Michael Burnham continues to be the only character who’s developed in any depth. Captain Lorca appeared in only three scenes, barely giving Jason Isaacs much to bother with (there’s a hint that there’s more to him than meets the eye, but given the secrecy on board that might as well apply to everyone.  That he seems to have manipulated events into forcing Burnham’s presence on board ship is interesting, although it’s possible that this will never be developed any further).  We’re three episodes in and I barely know any of these characters. Burnham’s had a lot of screen time, but being raised by Vulcans she’s hardly the most expressive of characters (although Sonequa Martin-Green is finding new ways with every scene to show how pained she is by events, which is amusing to see), leaving only her new roommate (whose name I’ve already forgotten), grumpy Lt. Stamets, security officer Commander Landry and Saru from the first two episodes to offer any variation, and Saru aside none of them got that much to do – at one point a redshirt was killed off by…something – I have no idea what, and I’m hoping they come back to it because it made very little sense otherwise – and his death barely registered at all.  Three episodes in to every other Star Trekseries and I knew who all the regulars were – here I have no idea.  This is either a very bold move to introduce people gradually and let their stories play out naturally, or the series is shooting itself in the foot repeatedly.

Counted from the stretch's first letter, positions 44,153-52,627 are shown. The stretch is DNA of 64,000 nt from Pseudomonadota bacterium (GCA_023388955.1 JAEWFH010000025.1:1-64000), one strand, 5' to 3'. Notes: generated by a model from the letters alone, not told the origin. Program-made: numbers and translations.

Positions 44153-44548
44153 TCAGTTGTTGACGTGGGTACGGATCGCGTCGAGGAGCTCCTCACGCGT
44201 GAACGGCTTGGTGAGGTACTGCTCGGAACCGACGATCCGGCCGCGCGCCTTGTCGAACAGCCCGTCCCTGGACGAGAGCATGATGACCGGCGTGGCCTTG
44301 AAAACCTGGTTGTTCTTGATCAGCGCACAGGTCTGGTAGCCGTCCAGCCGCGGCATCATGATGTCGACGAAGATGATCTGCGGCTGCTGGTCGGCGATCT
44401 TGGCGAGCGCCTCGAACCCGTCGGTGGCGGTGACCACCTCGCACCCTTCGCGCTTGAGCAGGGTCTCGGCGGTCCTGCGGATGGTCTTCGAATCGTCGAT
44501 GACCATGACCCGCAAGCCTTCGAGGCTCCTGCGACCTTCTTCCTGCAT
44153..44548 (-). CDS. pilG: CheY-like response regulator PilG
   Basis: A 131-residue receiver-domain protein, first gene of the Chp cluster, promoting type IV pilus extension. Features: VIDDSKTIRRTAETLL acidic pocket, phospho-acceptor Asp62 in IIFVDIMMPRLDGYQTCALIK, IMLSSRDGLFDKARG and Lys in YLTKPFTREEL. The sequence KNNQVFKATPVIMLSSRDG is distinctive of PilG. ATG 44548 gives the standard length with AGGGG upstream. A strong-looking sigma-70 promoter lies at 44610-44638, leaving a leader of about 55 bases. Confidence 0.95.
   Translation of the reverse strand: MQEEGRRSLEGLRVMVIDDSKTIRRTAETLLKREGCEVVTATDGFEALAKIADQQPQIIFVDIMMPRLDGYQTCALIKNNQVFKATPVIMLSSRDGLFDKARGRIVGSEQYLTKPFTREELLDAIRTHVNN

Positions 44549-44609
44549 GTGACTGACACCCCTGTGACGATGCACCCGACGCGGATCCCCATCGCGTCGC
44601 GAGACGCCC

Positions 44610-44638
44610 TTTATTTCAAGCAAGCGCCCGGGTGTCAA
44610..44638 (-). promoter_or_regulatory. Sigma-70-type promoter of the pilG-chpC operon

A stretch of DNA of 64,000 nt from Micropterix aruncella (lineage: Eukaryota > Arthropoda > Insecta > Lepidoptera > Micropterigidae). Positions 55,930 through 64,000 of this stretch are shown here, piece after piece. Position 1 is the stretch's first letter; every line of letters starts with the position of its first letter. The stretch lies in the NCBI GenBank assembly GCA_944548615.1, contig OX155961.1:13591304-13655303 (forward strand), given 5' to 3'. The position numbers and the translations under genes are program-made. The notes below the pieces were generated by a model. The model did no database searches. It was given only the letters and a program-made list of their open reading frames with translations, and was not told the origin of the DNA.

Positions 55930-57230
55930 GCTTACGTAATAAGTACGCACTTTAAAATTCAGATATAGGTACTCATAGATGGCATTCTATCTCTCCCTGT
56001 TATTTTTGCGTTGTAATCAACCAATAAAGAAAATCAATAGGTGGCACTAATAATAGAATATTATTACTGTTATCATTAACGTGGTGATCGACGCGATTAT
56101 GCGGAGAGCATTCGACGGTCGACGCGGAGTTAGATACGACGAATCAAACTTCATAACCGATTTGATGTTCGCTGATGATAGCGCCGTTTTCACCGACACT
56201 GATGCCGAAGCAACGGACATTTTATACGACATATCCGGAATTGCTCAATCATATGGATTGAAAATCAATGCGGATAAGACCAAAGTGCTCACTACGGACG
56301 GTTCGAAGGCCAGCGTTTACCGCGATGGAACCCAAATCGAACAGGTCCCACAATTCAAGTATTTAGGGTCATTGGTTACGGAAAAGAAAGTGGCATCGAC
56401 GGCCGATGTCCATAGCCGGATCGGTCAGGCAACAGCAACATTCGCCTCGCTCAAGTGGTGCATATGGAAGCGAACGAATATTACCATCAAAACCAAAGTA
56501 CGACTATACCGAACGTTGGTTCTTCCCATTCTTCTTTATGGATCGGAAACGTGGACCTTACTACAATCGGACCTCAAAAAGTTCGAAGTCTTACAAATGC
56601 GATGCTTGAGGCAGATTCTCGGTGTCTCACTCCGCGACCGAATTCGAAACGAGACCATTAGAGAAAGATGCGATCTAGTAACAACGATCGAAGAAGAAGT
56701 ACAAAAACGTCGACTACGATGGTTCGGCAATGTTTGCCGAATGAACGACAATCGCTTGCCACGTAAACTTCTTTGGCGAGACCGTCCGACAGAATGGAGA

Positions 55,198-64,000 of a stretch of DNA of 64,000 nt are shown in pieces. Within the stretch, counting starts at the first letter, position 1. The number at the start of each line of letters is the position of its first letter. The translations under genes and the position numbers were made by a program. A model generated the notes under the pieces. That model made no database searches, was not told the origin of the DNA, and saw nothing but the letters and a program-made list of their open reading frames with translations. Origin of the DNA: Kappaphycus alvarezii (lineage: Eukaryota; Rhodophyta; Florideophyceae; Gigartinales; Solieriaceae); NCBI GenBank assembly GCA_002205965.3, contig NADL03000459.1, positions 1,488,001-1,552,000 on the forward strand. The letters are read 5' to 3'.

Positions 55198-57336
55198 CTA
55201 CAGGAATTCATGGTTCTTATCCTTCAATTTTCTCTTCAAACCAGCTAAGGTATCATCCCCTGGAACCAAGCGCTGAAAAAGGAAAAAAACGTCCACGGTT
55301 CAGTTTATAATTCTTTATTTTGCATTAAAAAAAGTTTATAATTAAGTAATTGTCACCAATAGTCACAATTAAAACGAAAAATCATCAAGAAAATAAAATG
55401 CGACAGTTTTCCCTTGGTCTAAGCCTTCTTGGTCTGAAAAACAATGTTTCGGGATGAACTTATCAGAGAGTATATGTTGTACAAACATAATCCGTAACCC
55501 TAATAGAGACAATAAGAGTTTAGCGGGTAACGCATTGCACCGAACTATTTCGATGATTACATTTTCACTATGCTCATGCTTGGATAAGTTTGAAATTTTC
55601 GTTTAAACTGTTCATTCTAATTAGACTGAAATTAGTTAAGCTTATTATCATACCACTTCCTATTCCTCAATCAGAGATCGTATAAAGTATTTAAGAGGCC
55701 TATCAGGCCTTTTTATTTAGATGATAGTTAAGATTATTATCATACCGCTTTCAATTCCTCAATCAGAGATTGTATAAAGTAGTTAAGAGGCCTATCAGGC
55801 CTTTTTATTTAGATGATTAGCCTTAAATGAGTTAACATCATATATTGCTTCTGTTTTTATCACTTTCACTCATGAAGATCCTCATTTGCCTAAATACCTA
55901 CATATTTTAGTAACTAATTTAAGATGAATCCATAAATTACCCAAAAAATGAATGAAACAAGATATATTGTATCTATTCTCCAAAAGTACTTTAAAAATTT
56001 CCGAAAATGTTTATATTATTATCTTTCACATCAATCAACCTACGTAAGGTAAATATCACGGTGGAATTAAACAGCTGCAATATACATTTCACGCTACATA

I’m finding the series frustrating in the extreme, principally because I quite like a lot of what they’ve done but I find the rest of what they’ve done to be bizarrely handled – a pilot that was unnecessarily split into two episodes; a pilot that introduced only two regulars and ignored the eponymous ship; characters who barely feature; episodes which seem to make no sense on their own (I realise that the intention this week was to introduce USS Discovery and its mission, but what actually did happen on their sister ship?  What made the monster appear?  If Klingons had raided the ship, where were they from?  How did the creature end up aboard the Discovery at the end?  There are far too many questions left unexplained if this was a standalone episode, and if this wasn’t a standalone episode I can only repeat my earlier suggestion that the series would benefit from being released in one block, rather than weekly).

So, there you go: I’m not sure what to make of the series.  I like some of the things we’ve seen, but others seem badly flawed, and with so little background at this point it’s hard to say if the flaws will disappear as the series address them itself, of if they really are fatal problems with the production.  I’ll carry on watching in the hope that we find out, but I hope I’m not wasting my time.  At this point, it could go either way.

Meanwhile, the crew of The Orville seem to be having exactly the sort of adventures you’d expect the crew of the Discovery to be having…


❉ Star Trek: Discovery is an American television series created for CBS All Access